International Trade

  • March 8, 2018

    GOP Still Crying Foul On Trump's Softened Metal Tariffs

    The Trump administration’s efforts to soften the blow of its impending tariffs on steel and aluminum did little to quiet cries of opposition within its own party on Thursday, as Republican leaders flocked to denounce the aggressive enforcement maneuver as a blow to the economy.

  • March 8, 2018

    FDA Says European Shellfish As Safe As United States'

    The U.S. Food and Drug Administration said Thursday that the wheels are in motion to allow shellfish to be traded between the U.S. and Europe for the first time in years, after determining that European shellfish is as safe as American.

  • March 8, 2018

    Trump Inks 'Flexible' Steel, Aluminum Tariff Order

    President Donald Trump forged ahead with his controversial tariffs on imported steel and aluminum Thursday, stressing the need to shield U.S. security interests while also exempting Canada and Mexico and allowing other allies to earn relief from the duties.

  • March 8, 2018

    Toilet Paper Holders Were Entitled To Be Duty-Free, CIT Says

    The U.S. Court of International Trade on Wednesday said that a bathroom fixtures company’s toilet paper holders were entitled to duty-free treatment, finding the government’s arguments to classify the paper holders under a dutiable provision “unpersuasive.”

  • March 7, 2018

    House Republicans Implore Trump To Narrow Metals Tariffs

    A group of 107 House Republicans, led by the House Ways and Means Committee chairman, encouraged President Donald Trump in a letter on Wednesday to narrow the stiff global tariffs on imported aluminum and steel he promised last week in order to minimize the negative effects on American businesses and consumers.

  • March 7, 2018

    Pharma Co. Tells CIT Its Drugs Are Made In U.S., Not India

    A New Jersey-based pharmaceutical company that sells a generic version of the cholesterol drug Crestor to the federal government asked Tuesday that the Court of International Trade determine that the drug is manufactured in the U.S. and not India, as U.S. Customs and Border Protection attests.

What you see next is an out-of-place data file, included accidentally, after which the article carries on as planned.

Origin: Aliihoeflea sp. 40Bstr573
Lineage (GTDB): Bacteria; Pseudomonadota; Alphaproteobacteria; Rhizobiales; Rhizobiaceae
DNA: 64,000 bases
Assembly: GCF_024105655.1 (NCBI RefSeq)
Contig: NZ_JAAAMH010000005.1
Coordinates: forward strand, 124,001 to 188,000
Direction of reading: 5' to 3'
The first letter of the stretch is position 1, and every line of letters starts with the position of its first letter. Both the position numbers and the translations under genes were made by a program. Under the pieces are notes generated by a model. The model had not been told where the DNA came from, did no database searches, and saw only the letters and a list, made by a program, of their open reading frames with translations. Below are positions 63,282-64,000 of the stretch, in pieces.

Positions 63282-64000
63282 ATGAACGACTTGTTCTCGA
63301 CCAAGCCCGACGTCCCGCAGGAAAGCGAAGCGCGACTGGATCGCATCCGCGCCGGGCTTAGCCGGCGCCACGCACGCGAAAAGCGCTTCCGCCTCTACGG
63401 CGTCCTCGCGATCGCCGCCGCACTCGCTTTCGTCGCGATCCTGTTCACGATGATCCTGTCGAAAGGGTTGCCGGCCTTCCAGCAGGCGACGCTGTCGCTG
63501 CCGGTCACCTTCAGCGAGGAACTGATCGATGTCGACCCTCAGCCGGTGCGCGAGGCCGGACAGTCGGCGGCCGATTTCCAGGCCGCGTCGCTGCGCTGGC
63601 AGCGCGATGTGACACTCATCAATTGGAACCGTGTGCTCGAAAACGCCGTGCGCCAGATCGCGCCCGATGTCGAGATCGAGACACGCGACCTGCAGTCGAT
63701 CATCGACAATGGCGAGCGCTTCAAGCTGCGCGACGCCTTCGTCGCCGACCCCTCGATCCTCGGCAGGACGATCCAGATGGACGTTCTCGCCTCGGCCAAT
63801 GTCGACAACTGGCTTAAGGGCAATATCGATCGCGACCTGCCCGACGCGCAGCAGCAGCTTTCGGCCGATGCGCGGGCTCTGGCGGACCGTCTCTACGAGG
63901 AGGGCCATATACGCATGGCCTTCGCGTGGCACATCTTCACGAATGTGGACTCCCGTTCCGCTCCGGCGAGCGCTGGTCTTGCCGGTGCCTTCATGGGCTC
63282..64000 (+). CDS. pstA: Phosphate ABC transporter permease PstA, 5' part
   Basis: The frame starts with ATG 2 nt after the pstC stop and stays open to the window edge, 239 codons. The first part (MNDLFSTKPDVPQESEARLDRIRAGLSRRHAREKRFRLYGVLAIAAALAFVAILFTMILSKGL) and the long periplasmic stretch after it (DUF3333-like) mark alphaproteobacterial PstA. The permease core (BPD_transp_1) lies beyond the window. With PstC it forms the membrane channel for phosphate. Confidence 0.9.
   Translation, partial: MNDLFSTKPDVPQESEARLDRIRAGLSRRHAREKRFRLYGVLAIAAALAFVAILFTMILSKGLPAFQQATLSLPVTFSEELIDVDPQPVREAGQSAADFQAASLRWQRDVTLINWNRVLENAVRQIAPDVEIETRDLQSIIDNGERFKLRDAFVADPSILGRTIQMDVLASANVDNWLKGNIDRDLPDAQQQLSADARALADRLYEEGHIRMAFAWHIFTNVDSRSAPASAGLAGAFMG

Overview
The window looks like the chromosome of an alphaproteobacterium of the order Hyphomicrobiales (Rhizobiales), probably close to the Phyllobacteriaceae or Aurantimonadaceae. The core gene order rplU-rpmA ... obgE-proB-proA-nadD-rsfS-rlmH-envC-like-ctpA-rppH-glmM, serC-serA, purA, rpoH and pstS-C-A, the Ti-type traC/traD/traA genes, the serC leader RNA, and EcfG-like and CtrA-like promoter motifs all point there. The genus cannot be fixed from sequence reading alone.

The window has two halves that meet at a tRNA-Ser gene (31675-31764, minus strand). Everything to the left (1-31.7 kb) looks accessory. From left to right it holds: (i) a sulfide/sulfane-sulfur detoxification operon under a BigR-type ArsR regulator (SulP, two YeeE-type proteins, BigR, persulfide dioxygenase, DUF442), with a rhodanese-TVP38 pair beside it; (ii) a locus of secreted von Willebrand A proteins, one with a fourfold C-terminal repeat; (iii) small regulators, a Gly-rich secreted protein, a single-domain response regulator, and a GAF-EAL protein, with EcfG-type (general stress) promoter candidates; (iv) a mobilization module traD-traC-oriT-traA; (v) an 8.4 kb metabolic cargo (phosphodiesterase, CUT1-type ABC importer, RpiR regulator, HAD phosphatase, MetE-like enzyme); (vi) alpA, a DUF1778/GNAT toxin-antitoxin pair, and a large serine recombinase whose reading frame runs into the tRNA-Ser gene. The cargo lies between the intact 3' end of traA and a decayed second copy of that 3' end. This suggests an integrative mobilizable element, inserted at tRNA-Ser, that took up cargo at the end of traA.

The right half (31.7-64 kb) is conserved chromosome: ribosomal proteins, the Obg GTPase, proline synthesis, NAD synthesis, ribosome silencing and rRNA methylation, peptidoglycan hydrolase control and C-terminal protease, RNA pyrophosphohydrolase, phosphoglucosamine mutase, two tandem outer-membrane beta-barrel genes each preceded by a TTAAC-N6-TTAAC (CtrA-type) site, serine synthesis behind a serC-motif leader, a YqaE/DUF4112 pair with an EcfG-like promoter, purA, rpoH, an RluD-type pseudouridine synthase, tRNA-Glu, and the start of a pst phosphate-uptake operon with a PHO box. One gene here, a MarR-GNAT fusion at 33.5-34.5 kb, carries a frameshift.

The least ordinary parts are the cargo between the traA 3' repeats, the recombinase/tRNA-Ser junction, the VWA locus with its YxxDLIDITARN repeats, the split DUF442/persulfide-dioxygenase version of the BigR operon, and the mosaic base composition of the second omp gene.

• March 7, 2018

    Funds Fight To Keep Odebrecht Bond Fraud Suit Alive

    Investment firm DoubleLine Capital LP and its funds have asked a Manhattan federal judge to reject an effort by scandal-wracked Brazilian builder Odebrecht to dismiss their fraud suit, saying they lost millions when Odebrecht’s bribery-centric business strategy came to light.

  • March 7, 2018

    3 Potential Roadblocks To Trump's Impending Tariffs

    As President Donald Trump prepares to set stiff tariffs on imported aluminum and steel, his opponents both within the U.S. and abroad have been scrambling for ways to mitigate the damage or stop the president in his tracks. Here, Law360 breaks down potential tripping points for the administration’s latest trade enforcement power play.

  • March 7, 2018

    NAFTA Tribunal Nixes US Energy Co.'s Claims Against Canada

    Canada prevailed Tuesday in a $183 million North American Free Trade Agreement arbitration initiated by U.S. renewable energy and forest products company Mercer International Inc. over alleged regulatory discrimination relating to the buying and selling of electricity.

  • March 7, 2018

    There Are ‘No Winners’ In Trade War, EU Official Says

    European Union Trade Commissioner Cecilia Malmstrom on Wednesday announced that the EU was prepared to “take measures” if President Donald Trump went through with his plan to impose steep tariffs on steel and aluminum imports, warning that a trade war would have “no winners.”

  • March 7, 2018

    4th Circ. Mostly Backs BAE In F-16 Deal Dispute With S. Korea

    The Fourth Circuit on Tuesday rejected South Korea’s claims against a BAE Systems unit over a U.S. government-led cost increase on an F-16 upgrade deal, ruling they would undermine the Foreign Military Sales system, but refused to impose an injunction preventing it from pursuing the case in its own courts.